26th Conference on Concurrency Theory
The purpose of the CONCUR conferences is to bring together researchers, developers and students in order to contribute to the development and dissemination of the theory of concurrency and its applications. Twenty five years after our first meeting in 1990, it is still the reference annual event for researchers in this field.
Submissions are solicited in semantics, logics, verification and analysis of concurrent systems.
The main topics are (but are not strictly limited to):
- Basic models of concurrency: abstract machines, domain theoretic models, game theoretic models, categorical models, process algebras, graph transformation systems, coalgebraic models, and Petri nets;
- Logics for concurrency: modal logics, probabilistic and stochastic logics, temporal logics, and resource logics;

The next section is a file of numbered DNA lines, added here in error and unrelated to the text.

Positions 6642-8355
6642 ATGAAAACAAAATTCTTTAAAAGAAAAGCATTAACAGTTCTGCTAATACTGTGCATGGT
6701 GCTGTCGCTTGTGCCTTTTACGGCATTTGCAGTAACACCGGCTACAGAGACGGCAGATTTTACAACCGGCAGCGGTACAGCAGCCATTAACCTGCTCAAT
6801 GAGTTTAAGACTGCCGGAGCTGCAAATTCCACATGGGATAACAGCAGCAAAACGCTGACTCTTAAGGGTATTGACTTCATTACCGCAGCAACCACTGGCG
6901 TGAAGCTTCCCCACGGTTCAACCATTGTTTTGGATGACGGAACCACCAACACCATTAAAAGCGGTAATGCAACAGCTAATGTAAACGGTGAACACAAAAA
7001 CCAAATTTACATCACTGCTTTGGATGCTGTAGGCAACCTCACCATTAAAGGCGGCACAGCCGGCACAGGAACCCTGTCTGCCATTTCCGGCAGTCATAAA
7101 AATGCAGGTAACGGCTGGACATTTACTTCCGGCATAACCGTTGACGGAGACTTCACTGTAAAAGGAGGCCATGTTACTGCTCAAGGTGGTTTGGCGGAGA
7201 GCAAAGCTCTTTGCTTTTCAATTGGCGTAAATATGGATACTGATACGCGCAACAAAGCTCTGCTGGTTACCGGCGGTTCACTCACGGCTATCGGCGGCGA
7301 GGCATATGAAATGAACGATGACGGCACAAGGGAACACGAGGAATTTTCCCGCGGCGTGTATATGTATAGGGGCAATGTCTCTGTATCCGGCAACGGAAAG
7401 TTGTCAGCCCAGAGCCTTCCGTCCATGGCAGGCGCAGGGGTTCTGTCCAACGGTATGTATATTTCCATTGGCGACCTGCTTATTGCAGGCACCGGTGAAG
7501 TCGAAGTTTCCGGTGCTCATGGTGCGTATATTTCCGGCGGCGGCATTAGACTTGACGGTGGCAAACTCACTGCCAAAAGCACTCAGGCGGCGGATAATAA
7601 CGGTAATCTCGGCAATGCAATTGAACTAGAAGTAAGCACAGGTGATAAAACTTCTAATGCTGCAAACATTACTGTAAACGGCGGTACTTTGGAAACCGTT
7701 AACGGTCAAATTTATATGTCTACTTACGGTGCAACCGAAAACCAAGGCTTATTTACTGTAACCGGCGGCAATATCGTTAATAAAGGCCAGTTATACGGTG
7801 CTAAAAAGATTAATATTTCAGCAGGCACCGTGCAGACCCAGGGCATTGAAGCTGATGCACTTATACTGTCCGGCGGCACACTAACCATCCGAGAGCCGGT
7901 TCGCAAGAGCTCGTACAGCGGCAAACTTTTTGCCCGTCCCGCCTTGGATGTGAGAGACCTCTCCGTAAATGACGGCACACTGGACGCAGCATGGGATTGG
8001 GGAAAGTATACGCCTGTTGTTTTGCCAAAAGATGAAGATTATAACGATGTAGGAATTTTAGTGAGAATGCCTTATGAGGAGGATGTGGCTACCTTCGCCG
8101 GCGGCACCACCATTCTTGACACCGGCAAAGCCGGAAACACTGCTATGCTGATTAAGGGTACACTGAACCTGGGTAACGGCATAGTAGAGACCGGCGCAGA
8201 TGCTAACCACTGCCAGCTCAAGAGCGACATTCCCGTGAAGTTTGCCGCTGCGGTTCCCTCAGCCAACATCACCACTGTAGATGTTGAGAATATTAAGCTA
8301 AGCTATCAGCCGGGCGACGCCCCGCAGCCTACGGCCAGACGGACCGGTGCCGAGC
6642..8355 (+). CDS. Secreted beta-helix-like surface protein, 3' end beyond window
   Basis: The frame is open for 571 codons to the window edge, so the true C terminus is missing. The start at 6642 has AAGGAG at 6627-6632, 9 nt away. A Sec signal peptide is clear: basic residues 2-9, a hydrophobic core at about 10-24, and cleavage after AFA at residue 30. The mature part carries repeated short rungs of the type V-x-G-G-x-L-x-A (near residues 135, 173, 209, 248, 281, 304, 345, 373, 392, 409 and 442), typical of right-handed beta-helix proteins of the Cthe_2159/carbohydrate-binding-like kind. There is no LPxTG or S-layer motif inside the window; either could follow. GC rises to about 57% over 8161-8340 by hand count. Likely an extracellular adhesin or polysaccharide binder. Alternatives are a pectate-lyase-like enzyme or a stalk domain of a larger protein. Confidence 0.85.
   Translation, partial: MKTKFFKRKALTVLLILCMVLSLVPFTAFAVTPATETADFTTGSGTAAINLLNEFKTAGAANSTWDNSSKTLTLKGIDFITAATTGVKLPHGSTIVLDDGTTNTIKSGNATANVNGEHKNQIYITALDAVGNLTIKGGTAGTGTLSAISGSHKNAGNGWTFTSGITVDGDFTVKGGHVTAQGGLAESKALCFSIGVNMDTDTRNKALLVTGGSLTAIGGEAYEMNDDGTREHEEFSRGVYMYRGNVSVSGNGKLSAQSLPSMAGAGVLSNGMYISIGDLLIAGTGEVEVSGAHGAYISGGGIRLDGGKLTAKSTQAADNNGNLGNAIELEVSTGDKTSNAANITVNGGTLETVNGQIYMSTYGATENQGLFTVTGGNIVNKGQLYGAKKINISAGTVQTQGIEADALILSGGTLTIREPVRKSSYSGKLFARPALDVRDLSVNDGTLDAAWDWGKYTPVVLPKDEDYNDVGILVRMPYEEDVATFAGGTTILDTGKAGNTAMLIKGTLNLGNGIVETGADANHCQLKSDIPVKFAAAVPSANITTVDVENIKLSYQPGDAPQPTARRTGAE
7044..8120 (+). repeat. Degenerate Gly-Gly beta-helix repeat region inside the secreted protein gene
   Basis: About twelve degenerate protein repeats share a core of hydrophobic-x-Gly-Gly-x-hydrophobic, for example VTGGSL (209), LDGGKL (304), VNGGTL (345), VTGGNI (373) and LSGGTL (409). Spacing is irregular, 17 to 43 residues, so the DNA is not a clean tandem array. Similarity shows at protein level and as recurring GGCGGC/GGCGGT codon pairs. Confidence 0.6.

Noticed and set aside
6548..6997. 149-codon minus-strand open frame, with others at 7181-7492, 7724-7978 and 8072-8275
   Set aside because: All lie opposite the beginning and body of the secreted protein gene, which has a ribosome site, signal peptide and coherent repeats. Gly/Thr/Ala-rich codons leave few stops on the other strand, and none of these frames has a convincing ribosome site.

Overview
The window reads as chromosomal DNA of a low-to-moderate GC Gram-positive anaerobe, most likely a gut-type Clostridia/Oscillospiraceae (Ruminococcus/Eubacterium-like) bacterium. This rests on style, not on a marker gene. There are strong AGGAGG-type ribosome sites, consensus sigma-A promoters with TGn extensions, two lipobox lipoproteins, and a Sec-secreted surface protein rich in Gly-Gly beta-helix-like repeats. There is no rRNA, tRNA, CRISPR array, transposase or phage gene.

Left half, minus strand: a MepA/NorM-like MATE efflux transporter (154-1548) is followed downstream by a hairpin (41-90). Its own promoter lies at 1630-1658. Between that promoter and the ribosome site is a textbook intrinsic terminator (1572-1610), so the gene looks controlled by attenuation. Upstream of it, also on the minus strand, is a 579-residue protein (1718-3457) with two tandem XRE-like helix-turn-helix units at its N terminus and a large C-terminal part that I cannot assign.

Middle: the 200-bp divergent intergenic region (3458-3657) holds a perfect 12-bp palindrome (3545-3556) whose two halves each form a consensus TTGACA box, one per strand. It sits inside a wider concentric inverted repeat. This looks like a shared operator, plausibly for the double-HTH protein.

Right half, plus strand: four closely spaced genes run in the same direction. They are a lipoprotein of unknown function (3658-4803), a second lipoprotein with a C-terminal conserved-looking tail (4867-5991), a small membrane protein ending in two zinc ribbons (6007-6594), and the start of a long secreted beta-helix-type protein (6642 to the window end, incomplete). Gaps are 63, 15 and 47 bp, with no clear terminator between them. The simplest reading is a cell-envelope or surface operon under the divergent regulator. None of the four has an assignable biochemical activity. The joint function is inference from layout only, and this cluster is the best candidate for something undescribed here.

- Models of specialized systems: biology-inspired systems, circuits, hybrid systems, mobile and collaborative systems, multi-core processors, probabilistic systems, real-time systems, service oriented computing, synchronous systems, and cloud computing;
- Verification and analysis techniques for concurrent systems: abstract interpretation, atomicity checking, model checking, race detection, pre-order and equivalence checking, run-time verification, state-space exploration, static analysis, testing, theorem proving, and type systems;
- Related programming models: distributed, component based, object-oriented, and web services;
- Security issues in concurrent systems.
Luca Aceto (IS)
David de Frutos Escrig (ES)
Fernando Rosa-Velardo (ES)
Submission of Abstracts: April 13th, 2015
Submission of Papers:
April 21th, 2015 12.00 GMT (firm!, precise)
Notification: June 15th, 2015
Final version: July 3rd, 2015
12th International Conference on Quantitative Evaluation of SysTems
The International Conference on Quantitative Evaluation of SysTems (QEST) is the leading forum on evaluation and verification of computer systems and networks, through stochastic models and measurements.